Cleaning Stained Glass in Your Philly Home
You fell in love with the stained glass windows in your Philadelphia home the minute you laid eyes on them. Now that you own the property, the trick is figuring out the best way to clean and care for the glass. Here’s what you need to do.
It’s not every day that you find a Philadelphia home with decorative stained glass windows. But you were lucky enough to buy an older rowhome with a stain glass window on the front facade or above the door. Your big question now is, how does one go about cleaning stained glass? You don’t want to spritz blue window cleaner or anything abrasive over the delicate glass, after all. Although a simply dusting might be all you need, in some cases, cleaning stained glass is best left to a professional.
What’s Behind Stained Glass
Stained glass isn’t actually stained with a paint or dye. Instead, the glass panels that make up stained glass windows are made of colored glass. As the New York Times noted, a variety of metal oxides are added to glass when it is hot and liquid, turning the glass the desired color. The colored glass is then cut into a variety of shapes and arranged together to create a design. Strips of either lead or zinc, known as canes, are placed between the pieces of glass and everything is held together with a cement or putty. In the case of larger stained glass windows, support bars are often run across the panes of glass to keep the window from sagging or breaking.
Dry Is Best When Cleaning
The vinegar and ammonia found in many typical glass cleaners is bad news for stained glass, as they can scratch the glass and damage the metal canes. If you’re going to clean your stained glass window on your own, it’s best to stick with gently wiping it with a soft, dry cloth first. Dusting your stained glass is often the best way to keep it clean and free from grime and dirt.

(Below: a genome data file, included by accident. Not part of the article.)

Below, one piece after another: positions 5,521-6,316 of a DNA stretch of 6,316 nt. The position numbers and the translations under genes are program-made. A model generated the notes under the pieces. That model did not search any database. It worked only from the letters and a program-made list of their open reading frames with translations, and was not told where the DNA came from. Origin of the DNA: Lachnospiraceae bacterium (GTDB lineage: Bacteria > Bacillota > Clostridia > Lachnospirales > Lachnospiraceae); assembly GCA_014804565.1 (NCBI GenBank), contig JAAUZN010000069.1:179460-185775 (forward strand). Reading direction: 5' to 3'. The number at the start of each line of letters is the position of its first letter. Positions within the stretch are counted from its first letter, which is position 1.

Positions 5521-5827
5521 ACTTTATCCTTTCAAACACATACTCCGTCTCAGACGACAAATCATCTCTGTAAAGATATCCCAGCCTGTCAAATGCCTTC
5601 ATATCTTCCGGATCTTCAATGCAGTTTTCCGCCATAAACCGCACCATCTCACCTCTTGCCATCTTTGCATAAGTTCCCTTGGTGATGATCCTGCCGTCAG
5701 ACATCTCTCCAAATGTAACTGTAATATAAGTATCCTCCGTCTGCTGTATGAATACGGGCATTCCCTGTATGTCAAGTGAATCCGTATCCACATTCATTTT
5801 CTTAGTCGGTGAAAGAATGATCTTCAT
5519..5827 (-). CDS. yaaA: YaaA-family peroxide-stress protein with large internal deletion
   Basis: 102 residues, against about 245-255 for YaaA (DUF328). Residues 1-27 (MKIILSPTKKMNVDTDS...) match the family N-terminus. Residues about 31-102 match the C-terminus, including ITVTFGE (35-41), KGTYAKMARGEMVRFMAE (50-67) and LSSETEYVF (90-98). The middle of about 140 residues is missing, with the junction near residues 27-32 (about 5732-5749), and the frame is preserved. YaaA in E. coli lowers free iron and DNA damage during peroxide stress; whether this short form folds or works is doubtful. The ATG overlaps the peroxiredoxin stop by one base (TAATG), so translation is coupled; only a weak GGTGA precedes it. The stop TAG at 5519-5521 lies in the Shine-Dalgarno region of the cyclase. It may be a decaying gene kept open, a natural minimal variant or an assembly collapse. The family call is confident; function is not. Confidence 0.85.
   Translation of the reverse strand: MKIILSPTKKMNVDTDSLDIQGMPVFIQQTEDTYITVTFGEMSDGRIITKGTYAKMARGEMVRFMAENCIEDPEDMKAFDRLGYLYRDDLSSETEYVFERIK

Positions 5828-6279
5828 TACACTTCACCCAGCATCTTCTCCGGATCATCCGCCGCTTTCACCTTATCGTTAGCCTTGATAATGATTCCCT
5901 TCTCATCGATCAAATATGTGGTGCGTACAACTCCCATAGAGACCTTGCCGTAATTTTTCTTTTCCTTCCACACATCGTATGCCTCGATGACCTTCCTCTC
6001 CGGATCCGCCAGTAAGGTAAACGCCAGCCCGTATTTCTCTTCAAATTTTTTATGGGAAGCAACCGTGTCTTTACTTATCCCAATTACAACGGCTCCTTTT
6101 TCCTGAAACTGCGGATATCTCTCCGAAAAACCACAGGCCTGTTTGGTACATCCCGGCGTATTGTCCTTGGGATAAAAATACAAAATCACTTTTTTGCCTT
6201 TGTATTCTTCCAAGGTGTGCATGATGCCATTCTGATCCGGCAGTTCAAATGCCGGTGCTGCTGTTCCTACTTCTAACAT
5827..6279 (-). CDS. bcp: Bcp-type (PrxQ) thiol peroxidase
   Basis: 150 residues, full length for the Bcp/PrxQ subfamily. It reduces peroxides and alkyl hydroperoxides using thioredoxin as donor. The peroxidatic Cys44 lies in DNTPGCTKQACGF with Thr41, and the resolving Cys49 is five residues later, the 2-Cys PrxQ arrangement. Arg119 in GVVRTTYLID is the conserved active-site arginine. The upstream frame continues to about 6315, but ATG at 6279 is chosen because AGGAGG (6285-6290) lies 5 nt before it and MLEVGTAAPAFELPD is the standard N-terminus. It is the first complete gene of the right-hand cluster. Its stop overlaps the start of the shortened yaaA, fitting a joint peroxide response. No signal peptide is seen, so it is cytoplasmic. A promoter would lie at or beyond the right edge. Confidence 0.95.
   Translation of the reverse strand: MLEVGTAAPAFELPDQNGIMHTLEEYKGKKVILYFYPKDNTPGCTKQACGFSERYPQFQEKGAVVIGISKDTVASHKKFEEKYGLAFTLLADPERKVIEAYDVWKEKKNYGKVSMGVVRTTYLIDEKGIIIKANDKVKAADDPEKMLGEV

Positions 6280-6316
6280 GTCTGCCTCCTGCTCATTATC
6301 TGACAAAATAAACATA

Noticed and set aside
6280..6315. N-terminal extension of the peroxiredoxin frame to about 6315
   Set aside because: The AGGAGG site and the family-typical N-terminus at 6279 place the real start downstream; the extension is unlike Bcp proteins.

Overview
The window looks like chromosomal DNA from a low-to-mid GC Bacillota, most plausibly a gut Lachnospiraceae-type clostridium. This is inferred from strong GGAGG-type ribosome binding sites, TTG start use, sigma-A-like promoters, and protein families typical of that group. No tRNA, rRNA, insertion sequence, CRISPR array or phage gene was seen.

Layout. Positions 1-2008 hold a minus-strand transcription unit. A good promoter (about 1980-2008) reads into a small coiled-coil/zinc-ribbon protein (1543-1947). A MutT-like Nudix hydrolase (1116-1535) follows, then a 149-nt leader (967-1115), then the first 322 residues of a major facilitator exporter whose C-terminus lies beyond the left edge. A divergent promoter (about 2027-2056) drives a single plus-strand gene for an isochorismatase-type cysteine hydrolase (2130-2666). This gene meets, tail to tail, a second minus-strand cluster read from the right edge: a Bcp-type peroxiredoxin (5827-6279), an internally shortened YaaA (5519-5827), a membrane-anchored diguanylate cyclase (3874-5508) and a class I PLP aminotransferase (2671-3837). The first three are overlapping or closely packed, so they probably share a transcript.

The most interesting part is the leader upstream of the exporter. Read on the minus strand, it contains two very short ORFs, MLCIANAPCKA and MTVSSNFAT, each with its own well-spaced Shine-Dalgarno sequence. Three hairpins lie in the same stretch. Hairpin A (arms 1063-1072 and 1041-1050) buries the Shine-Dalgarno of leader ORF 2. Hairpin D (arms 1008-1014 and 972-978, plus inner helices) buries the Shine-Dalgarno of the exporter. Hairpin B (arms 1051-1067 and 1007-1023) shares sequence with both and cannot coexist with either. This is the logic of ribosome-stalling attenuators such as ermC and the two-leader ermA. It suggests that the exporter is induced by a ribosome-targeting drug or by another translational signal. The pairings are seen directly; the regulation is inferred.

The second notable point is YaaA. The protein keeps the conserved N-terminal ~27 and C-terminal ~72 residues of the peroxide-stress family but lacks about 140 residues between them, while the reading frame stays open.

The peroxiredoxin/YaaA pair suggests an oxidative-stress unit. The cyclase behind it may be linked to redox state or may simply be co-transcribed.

Use Water for Heavy Duty Cleanup
If you find yourself facing decades of dirt and grime on your stained glass windows, a simple, light dusting isn’t going to do the trick. Don’t break out the harsh cleaners, though. You might be able to get your windows clean with a slightly damp, soft cloth. If you don’t have a water softener installed at home, your best bet is to head out to the grocery store and buy a gallon of distilled water to use when cleaning the windows.
Hard water will leave deposits on the glass, which you don’t want. Soak a cloth in the distilled water, then wring out very, very well. The cloth should just be slightly damp, not dripping. Gently wipe the glass with the cloth to remove the grime, then dry the glass with another cloth afterwards.
When to Call in a Pro
Sometimes, you need to hire a professional to clean or otherwise repair stained glass. If your windows are very dirty or if you’re concerned that they’ve worn out or are otherwise damaged, it can be worth the cost to work with a professional, to avoid causing further damage. A number of companies in Philadelphia clean and repair stained glass. You can use a service such as HomeAdvisor or AngiesList to find companies with good ratings and reviews.
Stained glass is fragile enough that it’s actually better not to clean it if you’re in any way unsure of its condition. While cleaning stained glass can seem like a simple enough project, it’s often best to get a pro’s opinion first before you try any DIY fixes.